It all depends on what people have the time for and their circumstances. If at all possible, I would go with medium blade Zoysia. Any cultivar coming from the Meyer strain is best. othewise called Z-52. Palisades, El Toro are decendents from this line.

I recommend St. Aug for people who don't have the time and want instant good looking coverage on a large area.

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Tungsten333333
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posted 05 June 2005 11:49           Edit/Delete Message   Reply w/Quote
Makes me wonder if anyone really know about this specific SA Palmetto. www.sodsolutions.com

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RLines
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posted 13 June 2005 22:11           Edit/Delete Message   Reply w/Quote
Hope you were not referring to me....I know all about St. Aug....what did I say that was not true?

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turf r us
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posted 14 June 2005 07:15           Edit/Delete Message   Reply w/Quote
Sorry if this posts for the THIRD time, but I can't see the results of my reply ->

Caveats - As mentioned, St. Augustine of which Palmetto is probably the best cultivar for Florida or any other temperate to sub-tropical area that doesn't experience hard freezes, requires alot of water especially in a sandy soil and must be mowed frequently.....reason why it does so well in places like Houston which get alot of rain. Zoysia, although taking longer to become established is really tough stuff while being very attractive. Zoysia has the added benefit, unlike St. Augustine, of being quite drought tolerant and can withstand alot of foot traffic.

You could do what I'm doing and sow Zoysia seed such as Zenith, a cultivar taken from Meyer. I've mixed Zenith with two others, J36 and J37, all available from Hogan Seed Co. out of Tennessee for around $18/lb shipped. It does take alot of frequent watering to germinate it but alleviates the huge cost of sod and labor of laying sod/plugs. See my other thread which I got an answer on from Patten Seed Co. It apparently takes at least 2 weeks to germinate, of which a few are just now coming up in my backyard. $18/1,000 s.f. is pretty cheap quality turfgrass! You now have a great seedbed for sowing seed too!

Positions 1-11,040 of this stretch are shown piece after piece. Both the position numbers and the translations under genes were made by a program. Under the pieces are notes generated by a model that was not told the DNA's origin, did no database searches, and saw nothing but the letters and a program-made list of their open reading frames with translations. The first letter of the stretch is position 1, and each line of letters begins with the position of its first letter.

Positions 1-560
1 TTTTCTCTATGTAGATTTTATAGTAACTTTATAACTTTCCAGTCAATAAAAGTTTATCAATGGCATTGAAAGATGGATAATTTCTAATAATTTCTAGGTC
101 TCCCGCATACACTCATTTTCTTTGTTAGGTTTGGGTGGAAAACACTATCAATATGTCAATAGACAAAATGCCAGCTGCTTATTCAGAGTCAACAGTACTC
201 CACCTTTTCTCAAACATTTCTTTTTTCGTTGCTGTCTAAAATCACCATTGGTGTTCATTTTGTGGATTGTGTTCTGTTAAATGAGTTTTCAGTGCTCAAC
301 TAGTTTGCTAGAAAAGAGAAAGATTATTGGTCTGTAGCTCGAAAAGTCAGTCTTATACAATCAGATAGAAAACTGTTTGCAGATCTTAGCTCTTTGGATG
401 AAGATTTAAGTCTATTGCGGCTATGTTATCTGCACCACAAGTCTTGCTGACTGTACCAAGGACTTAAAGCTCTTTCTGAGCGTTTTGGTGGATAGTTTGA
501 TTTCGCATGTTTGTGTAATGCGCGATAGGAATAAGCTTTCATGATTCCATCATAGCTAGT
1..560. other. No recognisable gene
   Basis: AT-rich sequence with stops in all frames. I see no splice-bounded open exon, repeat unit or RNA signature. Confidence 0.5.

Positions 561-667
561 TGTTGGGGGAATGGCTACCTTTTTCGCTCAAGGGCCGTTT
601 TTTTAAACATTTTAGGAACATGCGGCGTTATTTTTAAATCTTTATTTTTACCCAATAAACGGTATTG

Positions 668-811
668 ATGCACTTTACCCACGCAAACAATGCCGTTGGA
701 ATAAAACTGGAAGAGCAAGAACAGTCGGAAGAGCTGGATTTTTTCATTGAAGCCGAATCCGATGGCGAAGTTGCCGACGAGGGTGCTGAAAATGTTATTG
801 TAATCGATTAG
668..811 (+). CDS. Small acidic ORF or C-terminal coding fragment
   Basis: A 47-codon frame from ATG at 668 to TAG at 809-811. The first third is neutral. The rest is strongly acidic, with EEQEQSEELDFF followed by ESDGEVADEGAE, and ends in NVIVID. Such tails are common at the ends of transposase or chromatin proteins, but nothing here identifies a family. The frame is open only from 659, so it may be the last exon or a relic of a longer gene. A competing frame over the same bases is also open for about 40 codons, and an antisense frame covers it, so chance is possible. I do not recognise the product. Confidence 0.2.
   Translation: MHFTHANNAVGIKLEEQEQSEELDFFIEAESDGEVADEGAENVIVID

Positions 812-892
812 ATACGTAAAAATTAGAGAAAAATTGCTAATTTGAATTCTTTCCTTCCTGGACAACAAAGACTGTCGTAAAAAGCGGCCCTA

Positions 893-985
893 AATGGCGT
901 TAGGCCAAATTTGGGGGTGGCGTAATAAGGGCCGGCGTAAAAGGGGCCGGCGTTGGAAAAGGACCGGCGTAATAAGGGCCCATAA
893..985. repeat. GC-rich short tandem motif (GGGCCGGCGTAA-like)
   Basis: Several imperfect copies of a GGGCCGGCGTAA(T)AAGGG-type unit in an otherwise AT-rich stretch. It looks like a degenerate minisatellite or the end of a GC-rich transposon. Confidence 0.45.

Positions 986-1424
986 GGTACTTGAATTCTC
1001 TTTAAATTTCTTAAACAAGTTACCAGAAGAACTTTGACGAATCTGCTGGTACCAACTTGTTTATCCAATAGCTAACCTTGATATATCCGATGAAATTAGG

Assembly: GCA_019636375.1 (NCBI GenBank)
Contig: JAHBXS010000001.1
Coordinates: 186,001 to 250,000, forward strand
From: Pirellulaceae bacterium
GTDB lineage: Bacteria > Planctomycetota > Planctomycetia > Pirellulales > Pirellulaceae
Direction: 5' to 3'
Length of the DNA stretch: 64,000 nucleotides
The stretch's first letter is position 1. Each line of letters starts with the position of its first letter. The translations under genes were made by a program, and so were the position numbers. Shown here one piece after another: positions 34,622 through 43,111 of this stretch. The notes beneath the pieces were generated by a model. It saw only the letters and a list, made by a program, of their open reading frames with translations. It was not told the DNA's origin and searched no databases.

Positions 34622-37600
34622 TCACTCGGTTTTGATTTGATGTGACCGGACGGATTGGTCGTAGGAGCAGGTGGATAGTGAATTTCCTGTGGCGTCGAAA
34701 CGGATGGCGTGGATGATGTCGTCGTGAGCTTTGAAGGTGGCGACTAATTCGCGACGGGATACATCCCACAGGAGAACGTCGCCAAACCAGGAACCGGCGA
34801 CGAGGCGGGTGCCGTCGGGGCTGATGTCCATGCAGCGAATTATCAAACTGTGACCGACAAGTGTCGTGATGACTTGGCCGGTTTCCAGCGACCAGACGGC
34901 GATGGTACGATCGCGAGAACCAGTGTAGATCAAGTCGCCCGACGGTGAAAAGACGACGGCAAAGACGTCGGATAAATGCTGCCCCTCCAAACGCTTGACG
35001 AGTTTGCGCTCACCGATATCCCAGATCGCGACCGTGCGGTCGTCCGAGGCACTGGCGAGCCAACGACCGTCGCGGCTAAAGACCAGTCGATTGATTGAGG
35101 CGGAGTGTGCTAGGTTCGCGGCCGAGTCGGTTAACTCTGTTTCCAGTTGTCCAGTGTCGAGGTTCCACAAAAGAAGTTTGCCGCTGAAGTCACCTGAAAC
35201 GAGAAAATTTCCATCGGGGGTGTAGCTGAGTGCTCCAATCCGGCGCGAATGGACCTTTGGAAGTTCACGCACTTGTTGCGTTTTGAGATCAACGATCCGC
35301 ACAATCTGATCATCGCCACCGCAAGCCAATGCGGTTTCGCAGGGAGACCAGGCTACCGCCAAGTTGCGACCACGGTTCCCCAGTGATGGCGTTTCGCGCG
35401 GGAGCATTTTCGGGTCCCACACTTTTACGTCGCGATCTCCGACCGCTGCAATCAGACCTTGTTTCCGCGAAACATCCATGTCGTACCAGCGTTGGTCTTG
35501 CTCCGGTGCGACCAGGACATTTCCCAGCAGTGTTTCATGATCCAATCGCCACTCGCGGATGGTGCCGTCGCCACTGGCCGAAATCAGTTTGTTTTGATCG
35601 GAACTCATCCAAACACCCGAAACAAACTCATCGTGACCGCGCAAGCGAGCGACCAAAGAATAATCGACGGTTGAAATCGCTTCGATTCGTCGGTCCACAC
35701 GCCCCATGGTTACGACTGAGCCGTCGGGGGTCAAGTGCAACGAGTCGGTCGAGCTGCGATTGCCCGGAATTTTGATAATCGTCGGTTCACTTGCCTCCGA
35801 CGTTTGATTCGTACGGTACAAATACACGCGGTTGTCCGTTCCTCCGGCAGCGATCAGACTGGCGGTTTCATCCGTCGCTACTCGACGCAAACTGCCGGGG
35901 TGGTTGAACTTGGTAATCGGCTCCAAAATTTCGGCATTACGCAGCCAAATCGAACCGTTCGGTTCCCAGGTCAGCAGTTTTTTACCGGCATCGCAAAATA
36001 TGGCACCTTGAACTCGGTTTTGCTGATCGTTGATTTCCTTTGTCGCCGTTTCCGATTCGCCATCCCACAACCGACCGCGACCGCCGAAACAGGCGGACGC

Good luck

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AledoTexasGrassGuy
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posted 16 June 2005 08:49     Click Here to See the Profile for AledoTexasGrassGuy     Edit/Delete Message   Reply w/Quote
I have Raliegh St Augustine in my front yard, ElToro Zoyisa in my back. I laid the Zoyisa sod this spring and its still very slow to cover the seams and take deep root (I can still left up the sod after 6 weeks) At the same time I laid two more pallets of St.Augustine and its has covered all seams and rooted deeply.

I wanted to try Zoysia because we were having problems with slugs in the StAug. I'll give the summer before making final judgement but as of right now I would recommend StAug over Zoyisa.

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gateszebzane
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posted 17 June 2005 09:14     Click Here to See the Profile for gateszebzane     Edit/Delete Message   Reply w/Quote
Thanks for your reply.Sorry it took me so long to get back to you.I put down St. Agustine Palmetto and so for I am glad I did it started to root in 3 days and it would take a shovel to dig it up. Its been down for 3 weeks. Agains thanks for your reply.
Gateszebzane